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This article was published on October 15, 2021

Dear robot, I have diarrhea: Why we trust machines with embarrassing problems

Robot's don't judge our hemorrhoids

Dear robot, I have diarrhea: Why we trust machines with embarrassing problems

Many TV shows have a scene where a customer attempts to buy a potentially embarrassing product – a pornographic magazine perhaps or a diarrhea treatment – only to have the assistant loudly check the price or ask questions for other people to hear.

Situations like this do happen in pharmacies and other shops. And they tend to make people squirm. But, what if they could interact with a robot instead of a human employee? In our recent research, my colleagues and I found the use of robots, rather than people, as assistants, may reduce people’s feelings of embarrassment.

In one experiment, we asked 170 participants to imagine they were in a medical clinic to book a visit for a hemorrhoid problem. Half of them imagined speaking to a human receptionist and half to a robotic receptionist. We measured people’s level of embarrassment in that situation and we found that people felt less embarrassed when they had to provide information about their medical condition to a robot rather than a human receptionist.

Humans tend to feel embarrassed when we are concerned about what other people may think or feel about us. Other research in the consumer behavior field has shown that the mere presence of others, even when only imagined, is enough to elicit embarrassment.

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Our research found that people don’t feel embarrassed with robots because they don’t believe that robots can form judgments or display emotions. In our second experiment, we asked participants to imagine they were in a pharmacy to collect an anti-fungal treatment. As in the previous study, we split the groups up, so half-imagined speaking with a human pharmacist and the other half with a robot. We then measured not only how embarrassed they would have been, but also how much they thought that the robot had specific mental abilities such as emotions and judgments. The participants felt that as robots lack both of them they wouldn’t be able to hold opinions.

Recent versions of humanoid robots such as Sophia are capable of emulating a wide range of human expressions, and we even humanize them by giving them names. Despite this, our research group found that participants felt robots did not judge their behavior.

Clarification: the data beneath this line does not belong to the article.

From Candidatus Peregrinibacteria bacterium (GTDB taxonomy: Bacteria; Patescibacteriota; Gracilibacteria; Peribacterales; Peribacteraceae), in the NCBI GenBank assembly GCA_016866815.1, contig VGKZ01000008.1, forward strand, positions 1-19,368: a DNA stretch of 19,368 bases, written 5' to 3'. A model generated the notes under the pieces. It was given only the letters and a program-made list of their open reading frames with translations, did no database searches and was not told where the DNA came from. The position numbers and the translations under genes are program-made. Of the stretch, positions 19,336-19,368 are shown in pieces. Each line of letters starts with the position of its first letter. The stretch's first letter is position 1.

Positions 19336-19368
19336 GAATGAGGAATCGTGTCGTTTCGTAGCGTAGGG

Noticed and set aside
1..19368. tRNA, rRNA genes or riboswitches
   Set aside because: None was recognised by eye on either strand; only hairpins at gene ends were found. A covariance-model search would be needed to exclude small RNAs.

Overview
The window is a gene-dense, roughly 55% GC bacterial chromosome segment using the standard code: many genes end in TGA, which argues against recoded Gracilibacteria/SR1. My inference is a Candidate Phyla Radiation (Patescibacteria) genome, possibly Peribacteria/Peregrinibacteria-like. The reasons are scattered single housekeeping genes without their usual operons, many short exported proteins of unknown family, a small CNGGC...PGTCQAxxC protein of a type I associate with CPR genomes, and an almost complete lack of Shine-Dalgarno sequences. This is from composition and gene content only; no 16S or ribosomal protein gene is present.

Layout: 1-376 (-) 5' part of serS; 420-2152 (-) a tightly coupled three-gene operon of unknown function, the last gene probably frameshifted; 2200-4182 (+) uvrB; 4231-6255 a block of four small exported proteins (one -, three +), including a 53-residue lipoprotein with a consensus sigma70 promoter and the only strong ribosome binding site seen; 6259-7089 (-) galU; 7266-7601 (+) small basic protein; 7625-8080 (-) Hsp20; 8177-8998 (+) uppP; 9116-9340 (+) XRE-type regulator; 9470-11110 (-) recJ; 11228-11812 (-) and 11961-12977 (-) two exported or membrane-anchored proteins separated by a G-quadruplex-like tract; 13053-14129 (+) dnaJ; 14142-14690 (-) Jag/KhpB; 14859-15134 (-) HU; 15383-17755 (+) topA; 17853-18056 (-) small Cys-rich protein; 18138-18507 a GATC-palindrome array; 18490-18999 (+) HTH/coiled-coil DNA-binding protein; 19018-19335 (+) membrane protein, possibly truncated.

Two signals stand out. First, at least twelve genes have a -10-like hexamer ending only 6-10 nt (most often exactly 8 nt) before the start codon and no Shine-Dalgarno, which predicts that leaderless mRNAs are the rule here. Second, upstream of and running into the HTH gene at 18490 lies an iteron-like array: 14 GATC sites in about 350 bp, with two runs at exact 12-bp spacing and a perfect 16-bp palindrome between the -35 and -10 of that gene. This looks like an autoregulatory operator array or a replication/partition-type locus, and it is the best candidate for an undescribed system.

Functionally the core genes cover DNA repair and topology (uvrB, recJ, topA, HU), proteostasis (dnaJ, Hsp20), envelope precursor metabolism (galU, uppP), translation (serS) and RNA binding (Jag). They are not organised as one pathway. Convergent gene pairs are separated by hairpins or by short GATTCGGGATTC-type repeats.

Take Curly, a robot designed to play curling, a sport where players slide stones on a sheet of ice toward a target area. When, last year, Curly won against the curling’s human elite team, it did not win on purpose. It just played the game it had been programmed to play, indifferent to whether it was playing it any better or worse than anyone else.

This inability to judge our behavior is what makes robots the preferred option in embarrassing situations.

When interviewing people about embarrassing situations, we also found they preferred robots because you could not meet a robotic assistant on the street after an embarrassing purchase, and that people worry about these things.

When asking robots embarrassing questions, we also do not risk the uncomfortable small talk that we might have with humans.

Robots don’t judge

Taking humans out of a situation has been used to reduce embarrassment in the past. For example, consumers can purchase products such as condoms and tampons from vending machines, avoiding awkward interactions in stores. A recent survey discovered that consumers are willing to pay more for personal hygiene products online, just to avoid the embarrassment of buying in a store.

Robots might not gossip about us but they do collect more data than a human ever could – and they store it for longer. In the research, participants did raise concerns about privacy and robots storing their data, but many felt they already handed over a lot of personal information every day via their phones and therefore didn’t worry about it too much.

The use of service robots is rising today and sales of robot technologies are projected to reach US$912 million by 2026. The pandemic has also accelerated the deployment of these technologies, and with them a significant loss of jobs around the world. Only in the last year, the number of robots adopted in hospital receptions, hotels, airports, and restaurants increased considerably.

Although many of us worry about losing our jobs to robots, and millions of jobs are being automated, in cases like this it turns out we may prefer to have robots do certain parts of the role of sales assistants. But that’s not to say we would like all parts of the job to be performed by a machine, many people would undoubtedly miss the one-to-one contact and warmth that a human pharmacist can offer if they popped in for advice.The Conversation

This article by Valentina Pitardi, Lecturer in Marketing, University of Surrey is republished from The Conversation under a Creative Commons license. Read the original article.

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